Bromley Council has been ordered to pay over £64,000 in compensation to 18 employees after offering them cash to sign new contracts of employment.
An employment tribunal found the council had written a number letters to staff members, asking employees to agree to a localised pay award that replaced national and regional collective agreements.
However one exchange offered £200 to workers if they signed new contracts of employment.
Employers are prohibited from making offers to union members with the purpose of changing their contracts so their terms and conditions of employment are no longer determined by collective agreement.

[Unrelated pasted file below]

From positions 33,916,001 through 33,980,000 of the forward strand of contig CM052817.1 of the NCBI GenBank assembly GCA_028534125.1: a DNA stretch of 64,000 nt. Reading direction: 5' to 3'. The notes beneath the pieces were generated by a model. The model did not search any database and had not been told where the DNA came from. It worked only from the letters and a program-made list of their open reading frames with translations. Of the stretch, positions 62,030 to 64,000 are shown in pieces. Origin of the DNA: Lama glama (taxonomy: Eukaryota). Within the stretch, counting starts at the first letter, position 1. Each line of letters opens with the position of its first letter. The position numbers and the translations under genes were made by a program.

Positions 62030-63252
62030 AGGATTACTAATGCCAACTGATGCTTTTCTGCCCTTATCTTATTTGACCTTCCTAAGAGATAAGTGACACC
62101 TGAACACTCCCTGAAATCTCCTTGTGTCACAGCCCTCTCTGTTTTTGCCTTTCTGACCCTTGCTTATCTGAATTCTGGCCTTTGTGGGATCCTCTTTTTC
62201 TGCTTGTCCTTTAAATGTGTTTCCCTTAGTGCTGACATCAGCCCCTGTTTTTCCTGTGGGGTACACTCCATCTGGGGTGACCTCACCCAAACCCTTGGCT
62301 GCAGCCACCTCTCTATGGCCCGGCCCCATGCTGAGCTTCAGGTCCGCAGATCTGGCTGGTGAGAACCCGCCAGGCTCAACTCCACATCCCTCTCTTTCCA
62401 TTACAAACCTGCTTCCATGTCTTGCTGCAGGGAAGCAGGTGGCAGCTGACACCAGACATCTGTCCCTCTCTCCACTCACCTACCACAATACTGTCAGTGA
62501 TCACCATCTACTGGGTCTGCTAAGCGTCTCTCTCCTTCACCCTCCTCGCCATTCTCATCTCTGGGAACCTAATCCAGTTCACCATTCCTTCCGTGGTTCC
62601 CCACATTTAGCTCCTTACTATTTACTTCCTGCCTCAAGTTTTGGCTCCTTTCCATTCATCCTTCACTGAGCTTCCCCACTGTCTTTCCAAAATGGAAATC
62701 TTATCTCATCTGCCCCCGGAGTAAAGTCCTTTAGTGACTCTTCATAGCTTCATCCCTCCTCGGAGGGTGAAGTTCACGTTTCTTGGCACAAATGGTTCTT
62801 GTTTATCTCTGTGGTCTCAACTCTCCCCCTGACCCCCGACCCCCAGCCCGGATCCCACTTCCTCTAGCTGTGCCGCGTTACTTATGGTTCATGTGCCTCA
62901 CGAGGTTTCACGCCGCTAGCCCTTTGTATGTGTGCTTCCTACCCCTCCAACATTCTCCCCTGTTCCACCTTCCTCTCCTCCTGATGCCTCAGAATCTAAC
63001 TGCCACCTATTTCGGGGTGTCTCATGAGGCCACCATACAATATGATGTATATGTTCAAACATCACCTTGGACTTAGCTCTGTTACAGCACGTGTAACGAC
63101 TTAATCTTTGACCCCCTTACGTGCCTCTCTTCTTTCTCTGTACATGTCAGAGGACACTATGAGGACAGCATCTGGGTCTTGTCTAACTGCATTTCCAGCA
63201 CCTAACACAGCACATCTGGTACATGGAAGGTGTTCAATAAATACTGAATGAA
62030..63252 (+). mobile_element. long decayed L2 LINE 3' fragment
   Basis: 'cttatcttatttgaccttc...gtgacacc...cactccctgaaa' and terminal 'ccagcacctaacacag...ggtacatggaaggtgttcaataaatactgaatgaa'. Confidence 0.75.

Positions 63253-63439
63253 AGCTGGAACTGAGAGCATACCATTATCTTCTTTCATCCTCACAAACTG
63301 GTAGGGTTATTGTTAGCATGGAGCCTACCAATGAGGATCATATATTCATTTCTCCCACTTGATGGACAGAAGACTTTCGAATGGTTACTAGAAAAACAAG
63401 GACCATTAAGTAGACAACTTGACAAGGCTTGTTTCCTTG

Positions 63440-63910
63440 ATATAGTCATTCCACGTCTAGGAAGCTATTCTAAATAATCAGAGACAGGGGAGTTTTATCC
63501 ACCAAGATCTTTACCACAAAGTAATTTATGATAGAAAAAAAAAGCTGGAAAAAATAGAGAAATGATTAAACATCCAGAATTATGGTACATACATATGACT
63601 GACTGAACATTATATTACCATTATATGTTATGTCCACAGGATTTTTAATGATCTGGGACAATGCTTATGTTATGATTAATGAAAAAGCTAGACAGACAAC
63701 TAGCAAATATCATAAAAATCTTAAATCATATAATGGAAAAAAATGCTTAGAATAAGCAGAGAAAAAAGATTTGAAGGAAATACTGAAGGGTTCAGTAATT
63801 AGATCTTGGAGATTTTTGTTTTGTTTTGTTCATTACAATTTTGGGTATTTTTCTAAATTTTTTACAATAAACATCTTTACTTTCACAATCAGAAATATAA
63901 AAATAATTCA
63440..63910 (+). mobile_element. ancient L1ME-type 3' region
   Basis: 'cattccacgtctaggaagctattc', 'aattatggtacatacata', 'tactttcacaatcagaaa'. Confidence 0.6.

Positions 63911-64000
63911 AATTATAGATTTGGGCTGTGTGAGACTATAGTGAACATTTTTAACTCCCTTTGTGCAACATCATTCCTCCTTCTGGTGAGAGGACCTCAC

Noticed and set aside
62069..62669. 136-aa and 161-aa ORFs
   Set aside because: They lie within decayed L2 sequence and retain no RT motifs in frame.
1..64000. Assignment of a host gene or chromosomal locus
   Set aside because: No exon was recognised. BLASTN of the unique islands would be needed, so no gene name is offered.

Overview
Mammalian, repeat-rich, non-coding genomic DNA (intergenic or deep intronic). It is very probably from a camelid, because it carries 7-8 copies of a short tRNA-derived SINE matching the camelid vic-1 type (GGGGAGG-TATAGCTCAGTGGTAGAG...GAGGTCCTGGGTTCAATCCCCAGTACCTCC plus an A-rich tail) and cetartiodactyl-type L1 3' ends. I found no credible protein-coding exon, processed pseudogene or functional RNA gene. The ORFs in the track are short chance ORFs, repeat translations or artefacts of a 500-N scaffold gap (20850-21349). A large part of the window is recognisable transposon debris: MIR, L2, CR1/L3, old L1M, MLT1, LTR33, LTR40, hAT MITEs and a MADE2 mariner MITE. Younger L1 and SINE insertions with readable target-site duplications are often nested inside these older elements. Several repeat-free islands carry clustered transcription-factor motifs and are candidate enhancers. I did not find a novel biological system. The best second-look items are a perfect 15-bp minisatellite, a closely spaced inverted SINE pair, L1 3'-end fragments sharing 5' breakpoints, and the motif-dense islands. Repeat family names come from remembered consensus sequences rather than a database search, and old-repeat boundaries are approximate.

The case was bought by 18 Unison members at the council, who could now each receive £3,600.
Dave Prentis, Unison general secretary, said the decision should ‘send a strong signal’ to other councils ‘that they cannot simply withdraw from collective bargaining by going behind the union’s back and making these types of offers’.
‘The decision is a significant victory for our members at Bromley Council who were effectively coerced into signing away their employment rights,’ he added.
A spokesperson for Bromley Council said: 'We are currently considering the outcome of the Tribunal and as such it would not be appropriate to comment at this stage.'
The announcement came as the Trades Union Congress (TUC) warned introduction of employment tribunal fees had been ‘a huge victory’ for bosses. Research suggests claims have fallen by 79% since introduction of fees in July.